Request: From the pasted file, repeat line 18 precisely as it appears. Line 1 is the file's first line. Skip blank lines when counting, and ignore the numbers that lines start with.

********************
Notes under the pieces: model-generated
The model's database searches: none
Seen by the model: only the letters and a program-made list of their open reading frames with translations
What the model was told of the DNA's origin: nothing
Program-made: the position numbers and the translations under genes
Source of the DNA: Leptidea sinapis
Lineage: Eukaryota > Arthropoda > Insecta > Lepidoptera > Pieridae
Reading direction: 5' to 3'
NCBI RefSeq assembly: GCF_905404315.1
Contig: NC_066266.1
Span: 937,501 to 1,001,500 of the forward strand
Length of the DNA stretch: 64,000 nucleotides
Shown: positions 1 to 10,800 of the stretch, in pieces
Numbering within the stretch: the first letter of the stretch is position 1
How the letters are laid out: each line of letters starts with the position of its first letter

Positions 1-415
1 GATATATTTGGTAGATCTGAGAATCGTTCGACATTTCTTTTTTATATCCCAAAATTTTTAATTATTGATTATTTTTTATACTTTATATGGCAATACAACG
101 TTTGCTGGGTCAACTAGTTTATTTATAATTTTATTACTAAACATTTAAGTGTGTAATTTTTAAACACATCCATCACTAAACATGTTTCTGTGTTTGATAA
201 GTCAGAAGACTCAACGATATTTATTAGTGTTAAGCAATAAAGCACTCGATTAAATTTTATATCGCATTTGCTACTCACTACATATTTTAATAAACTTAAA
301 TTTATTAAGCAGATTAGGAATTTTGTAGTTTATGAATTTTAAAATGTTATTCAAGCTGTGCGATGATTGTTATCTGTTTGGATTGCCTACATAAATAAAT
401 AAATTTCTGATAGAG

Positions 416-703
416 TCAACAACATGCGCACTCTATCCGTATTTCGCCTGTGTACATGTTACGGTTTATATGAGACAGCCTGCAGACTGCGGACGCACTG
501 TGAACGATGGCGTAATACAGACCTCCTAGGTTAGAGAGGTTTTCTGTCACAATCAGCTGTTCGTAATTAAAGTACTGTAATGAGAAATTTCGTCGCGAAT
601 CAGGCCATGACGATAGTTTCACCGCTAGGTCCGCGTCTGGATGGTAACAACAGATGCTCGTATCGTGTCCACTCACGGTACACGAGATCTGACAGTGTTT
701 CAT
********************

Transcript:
101 TTTGCTGGGTCAACTAGTTTATTTATAATTTTATTACTAAACATTTAAGTGTGTAATTTTTAAACACATCCATCACTAAACATGTTTCTGTGTTTGATAA